PRIME focuses on the use of new technologies in a wide variety of areas. It has been an integral part in facilitating interdisciplinary research in a globalized setting. PRIME research reinforces PRAGMA’s mission to enable small-to-medium size international groups to make rapid progress in conducting research and education by providing and developing international, experimental cyberinfrastructure. The main areas of PRIME research to date include: Computational Biology/Chemistry, Environmental Observing Systems, Earthquake Engineering, Cultural Heritage, Computer Science, and Visualization.

The following areas are those in which we currently have mentors and projects. We welcome other mentors and areas.

Computational Biology/Chemistry

Many of these areas will be at the interface of life sciences and grid/cloud computing. Projects broadly consist of high-throughput virtual screening for drug discovery, molecular simulation studies, distributed computational chemistry, and structural biology.

Mentors associated:

  • UCSD: Rommie Amaro, Jason Haga, Wilfred Li
  • Host Sites: Habibah Wahab (U Sains Malaysia); Jung Hsin Lin (National Taiwan U)

Bioengineering and Biomedical Imaging

Research involves the use of engineering principles to solve medical problems. Project areas include bioimaging and orthopaedic biomechanics, computational cardiac physiology, modeling transport (e.g. calcium ions) in cardiac myocytes using geometry from imaging.

Mentors associated:

  • UCSD: Robert Sah, Koichi Masuda
  • Host Sites: Nozomu Inoue (Doshisha)

Environmental Observing Systems in Lakes, Coral Reefs, and Forest

Many important problems in environmental science, natural resource management and disaster response require similar types of cyberinfrastructure for deploying and managing sensor networks. Researchers must be able to quickly and efficiently deploy sensor networks in remote and sometimes hostile environments to provide real-time data that will inform scientific analyses and policy decisions. These systems must support a variety of sensors, and need to provide sustainable power and communications services in areas where line power and wired networks are rare. These systems allow researchers to determine the effectiveness of experimental techniques to combat invasive species in lakes, acquire information necessary to detect changes in ocean acidification affecting coral reefs, or capture data about the impact of climate change on forest ecoystems.

Mentors associated:

  • UCSD: Tony Fountain and Sameer Tilak
  • Host Mentors: Chau-Chin Lin, Sheng-Shan Lu, Yu-Huang Wang (Taiwan Forest Research Institute); Fang-Pang Lin (NCHC)

Earthquake Engineering

The Pacific Rim has been called the Ring of Fire. There is a great deal of research going on across the region in both the science of earthquakes as well as understanding the earthquake engineering needed in structural design. In the United States, the Network for Earthquake Engineering Simulation (NEES,, a network of 15 large-scale experimental sites linked to a centralized data pool and earthquake simulation software, bridged together by the high-speed Internet, gives researchers the tools to learn how earthquakes and tsunamis impact buildings, bridges, utility systems and other critical components of today's society. Other research groups around the Pacific Rim collaborating with U.S. researchers include the National Center for Research on Earthquake Engineering in Taiwan, and the University of Auckland’s Centre for Earthquake Engineering Research.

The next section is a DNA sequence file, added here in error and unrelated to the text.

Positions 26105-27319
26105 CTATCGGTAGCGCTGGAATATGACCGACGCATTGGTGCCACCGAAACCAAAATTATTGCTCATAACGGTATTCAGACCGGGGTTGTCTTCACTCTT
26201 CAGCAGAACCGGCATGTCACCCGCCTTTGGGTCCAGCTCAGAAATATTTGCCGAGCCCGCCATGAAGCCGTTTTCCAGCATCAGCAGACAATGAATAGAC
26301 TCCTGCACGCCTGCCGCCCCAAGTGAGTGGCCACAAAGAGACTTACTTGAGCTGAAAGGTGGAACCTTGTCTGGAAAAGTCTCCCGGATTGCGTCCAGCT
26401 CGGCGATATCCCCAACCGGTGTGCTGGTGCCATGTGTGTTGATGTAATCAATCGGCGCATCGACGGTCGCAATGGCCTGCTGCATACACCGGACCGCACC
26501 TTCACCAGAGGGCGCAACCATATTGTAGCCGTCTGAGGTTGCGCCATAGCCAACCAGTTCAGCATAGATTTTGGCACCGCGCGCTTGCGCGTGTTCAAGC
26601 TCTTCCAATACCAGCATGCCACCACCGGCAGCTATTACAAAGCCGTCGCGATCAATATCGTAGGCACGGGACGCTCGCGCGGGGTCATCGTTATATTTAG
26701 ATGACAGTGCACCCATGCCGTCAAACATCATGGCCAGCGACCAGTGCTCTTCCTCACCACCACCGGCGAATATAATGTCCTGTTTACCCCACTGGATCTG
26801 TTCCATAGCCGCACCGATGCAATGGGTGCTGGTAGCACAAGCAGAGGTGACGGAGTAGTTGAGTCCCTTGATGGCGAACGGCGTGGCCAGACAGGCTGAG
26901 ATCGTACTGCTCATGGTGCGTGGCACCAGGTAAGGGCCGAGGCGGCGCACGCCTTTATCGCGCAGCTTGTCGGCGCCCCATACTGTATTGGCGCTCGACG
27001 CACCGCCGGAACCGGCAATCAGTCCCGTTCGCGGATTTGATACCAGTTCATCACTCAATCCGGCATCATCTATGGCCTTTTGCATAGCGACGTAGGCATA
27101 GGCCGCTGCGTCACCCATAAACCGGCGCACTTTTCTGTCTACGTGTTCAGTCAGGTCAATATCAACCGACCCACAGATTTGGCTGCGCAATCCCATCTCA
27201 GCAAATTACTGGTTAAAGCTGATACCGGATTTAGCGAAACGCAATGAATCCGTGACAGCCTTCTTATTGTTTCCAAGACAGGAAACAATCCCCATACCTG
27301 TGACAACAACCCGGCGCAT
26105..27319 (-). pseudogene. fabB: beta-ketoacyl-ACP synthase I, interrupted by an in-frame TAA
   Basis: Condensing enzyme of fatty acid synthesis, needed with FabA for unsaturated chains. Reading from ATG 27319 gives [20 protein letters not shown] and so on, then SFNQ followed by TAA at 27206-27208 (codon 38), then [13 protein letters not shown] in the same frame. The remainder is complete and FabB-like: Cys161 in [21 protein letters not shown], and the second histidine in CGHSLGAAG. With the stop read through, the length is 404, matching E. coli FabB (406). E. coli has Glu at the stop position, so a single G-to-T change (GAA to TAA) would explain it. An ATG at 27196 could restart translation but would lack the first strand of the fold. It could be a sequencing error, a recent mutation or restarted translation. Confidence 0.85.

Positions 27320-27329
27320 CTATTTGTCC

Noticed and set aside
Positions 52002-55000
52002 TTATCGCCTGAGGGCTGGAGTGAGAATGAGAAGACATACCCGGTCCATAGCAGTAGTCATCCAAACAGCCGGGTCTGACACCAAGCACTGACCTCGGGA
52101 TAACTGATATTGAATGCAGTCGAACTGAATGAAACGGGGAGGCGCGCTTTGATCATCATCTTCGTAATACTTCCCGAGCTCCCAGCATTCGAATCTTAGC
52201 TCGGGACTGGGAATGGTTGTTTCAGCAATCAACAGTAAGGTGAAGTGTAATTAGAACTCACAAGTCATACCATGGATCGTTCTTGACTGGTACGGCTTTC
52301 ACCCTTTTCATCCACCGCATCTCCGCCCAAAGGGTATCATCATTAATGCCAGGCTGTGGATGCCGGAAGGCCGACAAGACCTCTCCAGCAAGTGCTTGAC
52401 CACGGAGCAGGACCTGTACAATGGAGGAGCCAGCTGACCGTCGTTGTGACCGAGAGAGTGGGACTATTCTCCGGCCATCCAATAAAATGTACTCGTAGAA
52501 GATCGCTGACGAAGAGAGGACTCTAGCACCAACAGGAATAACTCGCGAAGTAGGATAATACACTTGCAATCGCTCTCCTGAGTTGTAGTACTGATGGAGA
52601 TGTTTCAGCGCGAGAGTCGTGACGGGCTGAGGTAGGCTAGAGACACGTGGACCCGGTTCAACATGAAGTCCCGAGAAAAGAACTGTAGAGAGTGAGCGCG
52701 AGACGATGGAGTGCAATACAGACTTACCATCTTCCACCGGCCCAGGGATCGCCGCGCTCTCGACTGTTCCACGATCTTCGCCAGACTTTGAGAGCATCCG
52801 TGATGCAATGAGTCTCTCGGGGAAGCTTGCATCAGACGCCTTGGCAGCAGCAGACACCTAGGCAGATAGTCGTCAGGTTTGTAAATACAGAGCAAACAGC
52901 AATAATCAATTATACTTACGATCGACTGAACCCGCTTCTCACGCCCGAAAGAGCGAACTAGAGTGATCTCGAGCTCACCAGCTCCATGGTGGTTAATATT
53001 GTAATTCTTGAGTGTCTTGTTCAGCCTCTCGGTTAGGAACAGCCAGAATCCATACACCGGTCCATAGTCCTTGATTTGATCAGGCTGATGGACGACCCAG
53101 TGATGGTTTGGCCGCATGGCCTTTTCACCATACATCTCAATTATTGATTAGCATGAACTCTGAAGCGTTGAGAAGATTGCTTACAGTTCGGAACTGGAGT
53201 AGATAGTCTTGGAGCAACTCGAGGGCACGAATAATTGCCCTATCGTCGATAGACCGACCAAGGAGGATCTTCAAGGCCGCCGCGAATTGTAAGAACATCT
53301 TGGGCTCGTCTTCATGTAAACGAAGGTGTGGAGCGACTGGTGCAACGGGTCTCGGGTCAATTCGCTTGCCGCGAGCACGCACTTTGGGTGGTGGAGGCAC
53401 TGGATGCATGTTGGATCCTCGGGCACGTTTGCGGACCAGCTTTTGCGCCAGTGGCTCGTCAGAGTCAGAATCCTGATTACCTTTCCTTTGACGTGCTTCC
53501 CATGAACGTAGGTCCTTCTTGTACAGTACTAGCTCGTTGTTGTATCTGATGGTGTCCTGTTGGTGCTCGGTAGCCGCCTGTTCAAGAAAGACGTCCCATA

Cultural Heritage

New technologies are being used to provide cultural heritage content to the public as well as preserve national treasures of different nations. Areas of research include development of interactive user-interfaces for museums, visualization of artistic content, and mobile application development for museums.

Mentors associated:

  • UCSD: Jason Haga, Jurgen Schulze
  • Host Sites: Shinji Shimojo (NICT and Osaka University), Haruo Takemura (Osaka University)

Computer Science

Cloud computing, virtualization of resources include networks, virtual machine development, distributed data, and networking. These are all key areas technologies for the emerging cyberinfrastructure. Building an effective infrastructure for science with new approaches from computer science, allows for the infrastructure to support the growing number of small and distributed groups (the “long tail” of science) to collaborate effectively and in new ways.

Mentors associated:

  • UCSD: Philip Papadopoulos, Jurgen Schulze, Tony Fountain, Sameer Tilak
  • Host Sites: Weicheng Huang (NCHC), Fang-Pang Lin (NCHC), David Abramson (U Queensland, Kohei Ichikawa (NAIST), Kevin Dong (CNIC), Shinji Shimojo (Osaka), Karpjoo Jeong (Konkuk U) and many other sites


Visualization allows researchers to display complex data to identify patterns more easily than the raw data. Building approaches to facilitate the analysis, taking advantage of both large display capabilities as well as the improved network bandwidth will be important in this era of “big data”.

Mentors associated:

  • UCSD: Jurgen Schulze
  • Host Sites: Fang-Pang Lin (NCHC), Shinji Shimojo (NICT)

In 2011 - 2014, PRIME students fanned out across the Pacific Rim to work on a variety of projects which had one thing in common: they took advantage of advances in cyberinfrastructure. PRIME grew out of the PRAGMA collaborative and people framework, and PRIME projects are based on collaborations that have developed between UC San Diego scientists and engineers, and their counterparts at institutions in Asia and Australasia. While the cultural component of PRIME is vital, in this section we look back at the research carried out by PRIME students at host sites, together with mentors on both sides of the Pacific.

Following is a list of projects undertaken over 24 months in the life of PRIME; click on the title of the project to read more about it: